Mongolia travel tours focused in the northern area offer a chance to see a large population of reindeer and other remote places ethnic group. Among the nomadic peoples who inhabit Mongolia’s northern forests and steppe are the Tsaatan, members of a small Tuvinian ethnic group who have herded domesticated reindeer for centuries. The culture of these herdsmen has changed little since the Ice Age, and like many of Mongolia’s nomads, and particularly those in the north, shamanism plays an important role in their lives.
Mongolian Kazakhs are traditionally semi-nomadic pastoralists, herding sheep, goats, yaks, camels and horses. Kazakhs have a rich culture, close extended families, and many traditions that are still practiced today that are centuries old. The Kazakhs are the second largest ethnic group in Mongolia. Most live in Bayan-Olgii Aimag. The aimag or province was created in 1939 as a semi-autonomous homeland for Kazakhs living in Mongolia. Today, Bayan-Olgii has a distinctly Kazakh culture. Kazakh is the language of everyday communication, with Mongolian used for inter-ethnic interactions and official communication. The Kazakhs were themselves descendents of Mongols and other nomadic tribes of Central Asia. The Kazakhs quickly developed a distinct identity and a powerful state for several hundred years until the Russian Empire began absorbed the Kazakhs in the mid 18th century.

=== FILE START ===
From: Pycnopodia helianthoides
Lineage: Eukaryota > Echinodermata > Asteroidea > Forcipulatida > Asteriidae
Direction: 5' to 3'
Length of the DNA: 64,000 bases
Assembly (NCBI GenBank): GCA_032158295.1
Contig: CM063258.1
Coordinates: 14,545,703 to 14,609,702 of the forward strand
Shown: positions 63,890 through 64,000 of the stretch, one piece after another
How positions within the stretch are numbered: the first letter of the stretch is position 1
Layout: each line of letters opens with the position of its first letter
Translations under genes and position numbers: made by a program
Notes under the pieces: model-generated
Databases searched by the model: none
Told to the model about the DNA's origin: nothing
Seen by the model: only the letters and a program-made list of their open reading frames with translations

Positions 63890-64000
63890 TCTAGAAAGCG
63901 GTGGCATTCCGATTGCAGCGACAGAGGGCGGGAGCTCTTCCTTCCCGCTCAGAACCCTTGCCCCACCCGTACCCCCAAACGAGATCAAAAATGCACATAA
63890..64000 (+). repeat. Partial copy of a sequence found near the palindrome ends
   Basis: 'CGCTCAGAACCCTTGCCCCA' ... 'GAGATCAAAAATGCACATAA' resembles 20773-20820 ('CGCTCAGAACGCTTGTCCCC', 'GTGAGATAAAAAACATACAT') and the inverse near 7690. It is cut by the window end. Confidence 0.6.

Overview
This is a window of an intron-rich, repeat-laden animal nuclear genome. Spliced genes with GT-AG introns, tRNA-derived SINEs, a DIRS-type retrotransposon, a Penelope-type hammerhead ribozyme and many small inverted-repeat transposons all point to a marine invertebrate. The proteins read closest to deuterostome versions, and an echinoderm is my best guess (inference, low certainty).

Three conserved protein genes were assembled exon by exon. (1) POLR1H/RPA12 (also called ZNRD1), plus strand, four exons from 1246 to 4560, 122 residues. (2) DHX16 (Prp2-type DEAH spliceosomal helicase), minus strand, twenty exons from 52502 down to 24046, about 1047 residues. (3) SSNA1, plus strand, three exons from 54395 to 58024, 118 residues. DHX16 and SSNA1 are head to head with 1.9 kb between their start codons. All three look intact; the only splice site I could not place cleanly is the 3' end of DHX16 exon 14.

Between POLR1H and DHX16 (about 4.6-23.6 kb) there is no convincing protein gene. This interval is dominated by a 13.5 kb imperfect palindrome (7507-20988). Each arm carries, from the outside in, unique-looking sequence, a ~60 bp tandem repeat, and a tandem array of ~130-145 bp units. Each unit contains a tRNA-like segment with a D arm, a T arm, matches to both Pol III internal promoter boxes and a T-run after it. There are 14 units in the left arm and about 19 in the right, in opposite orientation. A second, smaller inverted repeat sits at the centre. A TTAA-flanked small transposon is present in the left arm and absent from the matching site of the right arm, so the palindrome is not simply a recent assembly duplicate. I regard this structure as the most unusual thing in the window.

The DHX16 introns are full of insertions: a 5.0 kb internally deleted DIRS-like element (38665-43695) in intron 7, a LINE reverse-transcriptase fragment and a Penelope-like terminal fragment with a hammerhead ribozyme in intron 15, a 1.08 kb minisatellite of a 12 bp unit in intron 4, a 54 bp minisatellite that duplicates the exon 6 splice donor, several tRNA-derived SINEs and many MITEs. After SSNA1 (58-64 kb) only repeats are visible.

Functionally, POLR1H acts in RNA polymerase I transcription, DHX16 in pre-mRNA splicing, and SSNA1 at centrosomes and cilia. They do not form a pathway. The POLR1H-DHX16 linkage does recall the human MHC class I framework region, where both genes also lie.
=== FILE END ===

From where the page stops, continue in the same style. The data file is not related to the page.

Dukhas live differently from most other people in the world. The Dukha’s sense of community is structured around the reindeer. The reindeer and the Dukha are dependent on one another. Some Dukha say that if the reindeer disappear, so too will their culture. The reindeer are domesticated and belong to the household. In many ways they are treated like family members and shown respect. The community’s chores and activities are centered around the care and feeding of their reindeer. Dukha communities on the taiga are usually a group of tents of two to seven households that move camp to find optimum grazing for the reindeer. Herding tasks are shared amongst the camp with children at a young age learning to care for the reindeer and keeping them safe. The girls and younger women do the milking and make yogurt, cheese, and milk tea. Young men and women and elders help with herding. A few of the men stay with the reindeer in the winter months, living in the open air with their herds to protect them from wolves and other predators. The men also make and repair their hunting tools and reindeer saddles and carts. Since they rarely kill a reindeer, they supplement their diet of reindeer milk products by hunting wild animals from the forest.
Uriankhai is a Mongolian term applied to several neighboring “forest” ethnic groups. Uriankhai have historically been cattle-herding nomads, tending to their herds of goats, sheep, camels, reindeer, cattle and yaks for the past thousands of years. They have traditionally lived in yurts covered by felt or chums covered with birch bark or hide that they relocate seasonally as they move to newer pastures.
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